(Original airdate Jan. 16)
Conflict, sometimes violent conflict, has long plagued parts of the Mideast for centuries. But there's one town in the south of Israel that is hit by rocket attacks so often, it has earned a dubious nickname. We sent our Scott Thuman to what's known as the Bomb Shelter Capital of the World.
The following is a transcript of a report from "Full Measure with Sharyl Attkisson." Watch the video by clicking the link at the end of the page.
Sderot, Israel is a small, picturesque town of around 28,000, full of fountains, tree-lined streets, and manicured parks.
But it is hardly as peaceful as it appears. The names listed on display in the center of town are of the recently killed, and the hundreds of windowless cement structures, adorned with scenic murals, are bomb shelters.
All 286 of them.
They are on almost every street corner, near each bus stop, school, and business. Even the playgrounds double as a safe space, which is why Sderot is known as the bomb shelter capital of the world.
It seems almost everyone has some sort of video on their phones showing incoming rockets, accompanied by sirens and a mad dash to get to a shelter immediately.
Scott Thuman: So if the siren went off, if the alarm went off, you just leave everything and run?
Orel, Pizza Café Manager: Yes. You always have fear that something is going to explode. Even your house, or something near.
Scott Thuman: How often do you hear the sirens? The warnings?
Orel, Pizza Café Manager: Many times. Many times.
The barrage, coming from less than a mile away from the Gaza Strip, a Palestinian territory, ruled by the Iranian-supported terror group Hamas, and a launching point for thousands of rockets over the years targeting nearby Israelis in a decades-long war.
Scott Thuman: Just behind me here, you can see the boundary line where that fence is. Gaza is on one side. We're about a hundred yards on the Israeli side. And that makes this entire area a top target for rocket fire from Hamas.
During our recent visit, the town was still mourning from the loss of 5-year-old Ido Avigal after rocket shrapnel penetrated his family’s safe room in their apartment.
Neighbor: You hear the rocket, boom, boom. I see the boy in my eyes, the blood, not understanding.
Efraim Rosenfeld tells us life here is measured in seconds.
Efraim Rosenfeld, Resilience Center Sderot: The siren goes off, and, if we are lucky, we have 15 seconds to get to shelter. And when you drive around with your children in the car you have to get them out of the seats and find a shelter. So, which child do you love more? Which child do you take out of the car? You have 15 seconds. 15 seconds is nothing actually.”
Scott Thuman: You can see reminders of the looming threat, really everywhere here in town, but perhaps nowhere more than here. This is just outside the local police station, where literally hundreds of used rocket shells sit that have been fired from Gaza into this area.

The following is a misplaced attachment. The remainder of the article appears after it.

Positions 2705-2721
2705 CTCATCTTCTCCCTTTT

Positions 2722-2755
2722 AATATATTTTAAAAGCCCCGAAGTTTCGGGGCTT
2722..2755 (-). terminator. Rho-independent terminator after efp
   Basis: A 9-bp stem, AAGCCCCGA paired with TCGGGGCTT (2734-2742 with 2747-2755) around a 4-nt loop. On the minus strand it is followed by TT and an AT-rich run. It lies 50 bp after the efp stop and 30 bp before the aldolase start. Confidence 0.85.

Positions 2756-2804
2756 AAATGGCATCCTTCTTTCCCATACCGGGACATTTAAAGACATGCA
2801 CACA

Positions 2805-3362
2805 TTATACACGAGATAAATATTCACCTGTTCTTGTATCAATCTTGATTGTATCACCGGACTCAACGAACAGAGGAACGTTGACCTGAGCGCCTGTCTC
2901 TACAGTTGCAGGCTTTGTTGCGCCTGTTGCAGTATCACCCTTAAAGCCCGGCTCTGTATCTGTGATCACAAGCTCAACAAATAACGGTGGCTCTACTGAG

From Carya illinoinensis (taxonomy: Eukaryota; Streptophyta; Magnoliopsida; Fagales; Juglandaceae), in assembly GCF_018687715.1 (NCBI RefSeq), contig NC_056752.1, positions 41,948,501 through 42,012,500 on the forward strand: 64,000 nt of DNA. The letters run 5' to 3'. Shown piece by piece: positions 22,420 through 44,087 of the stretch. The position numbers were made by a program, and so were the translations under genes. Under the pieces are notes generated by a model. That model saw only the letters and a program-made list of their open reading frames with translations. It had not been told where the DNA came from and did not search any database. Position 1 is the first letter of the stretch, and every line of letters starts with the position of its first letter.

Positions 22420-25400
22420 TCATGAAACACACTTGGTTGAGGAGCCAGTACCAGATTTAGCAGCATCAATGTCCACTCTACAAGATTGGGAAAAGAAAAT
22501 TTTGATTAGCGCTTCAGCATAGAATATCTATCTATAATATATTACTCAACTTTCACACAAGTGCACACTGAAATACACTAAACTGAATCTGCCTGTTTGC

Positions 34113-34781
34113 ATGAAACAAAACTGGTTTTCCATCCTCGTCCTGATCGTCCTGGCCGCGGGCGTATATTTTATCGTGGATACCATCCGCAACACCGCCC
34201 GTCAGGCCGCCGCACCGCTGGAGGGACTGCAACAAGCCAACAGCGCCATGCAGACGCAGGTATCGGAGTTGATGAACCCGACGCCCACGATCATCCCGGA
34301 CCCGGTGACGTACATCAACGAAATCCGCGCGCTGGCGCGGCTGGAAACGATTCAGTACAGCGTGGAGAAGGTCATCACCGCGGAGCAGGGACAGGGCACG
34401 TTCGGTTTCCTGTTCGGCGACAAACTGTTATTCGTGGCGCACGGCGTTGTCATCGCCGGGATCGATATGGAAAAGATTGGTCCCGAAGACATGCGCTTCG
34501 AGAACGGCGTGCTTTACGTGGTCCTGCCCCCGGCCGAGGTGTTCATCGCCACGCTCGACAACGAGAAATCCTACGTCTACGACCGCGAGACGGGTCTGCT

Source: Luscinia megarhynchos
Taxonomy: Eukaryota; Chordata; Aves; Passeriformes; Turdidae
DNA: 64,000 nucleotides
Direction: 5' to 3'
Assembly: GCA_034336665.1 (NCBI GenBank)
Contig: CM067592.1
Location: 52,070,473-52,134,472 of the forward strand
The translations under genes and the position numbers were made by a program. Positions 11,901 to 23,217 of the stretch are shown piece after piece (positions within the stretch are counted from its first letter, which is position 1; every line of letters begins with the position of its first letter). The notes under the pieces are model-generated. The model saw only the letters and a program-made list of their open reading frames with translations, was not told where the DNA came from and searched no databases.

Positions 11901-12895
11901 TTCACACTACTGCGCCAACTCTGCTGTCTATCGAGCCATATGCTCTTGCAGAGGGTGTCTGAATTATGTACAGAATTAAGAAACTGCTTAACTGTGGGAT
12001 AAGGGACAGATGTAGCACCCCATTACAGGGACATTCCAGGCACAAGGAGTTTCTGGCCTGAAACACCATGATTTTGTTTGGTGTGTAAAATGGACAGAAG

Many of those rockets brought down by the U.S.-backed Iron Dome missile defense system, though that does not stop the bloodshed. Nor retaliation by Israel, often via airstrikes that critics claim is disproportionate.
Nearly 6,000 Palestinians have died in conflicts with Israel since 2008, according to the United Nations, in contrast to less than 300 Israeli fatalities. Many of those Palestinian deaths happened in the West bank, where Full Measure spoke to a young barber shop owner in the city of Ramallah, where he shares his perspective.
Barber Shop Owner: I think both sides are wrong. But when you see Israeli on one side, kicking people out of their houses, not letting people in their own areas where they live, that's not a solution. They both have to live in peace.
Until then, there are two options for the residents of Sderot: leave, or learn to cope.
Efraim Rosenfeld, Resilience Center Sderot: I could look years back, people would be ashamed to come to the resilience center. Today, no one's ashamed.”
Efraim helps run an animal sanctuary designed to provide peace and comfort, offering therapy for a struggling population.
Efraim Rosenfeld, Resilience Center Sderot: “Children, they go around their house with their parents. They won't leave their side, they won't go to the second floor.”
And when the thousands of safe spaces in town still aren’t enough, Efraim begins his second job, transporting the dead.
It is, he says, just part of life, in the bomb shelter capital of the world.
For Full Measure, I’m Scott Thuman in Sderot, Israel.
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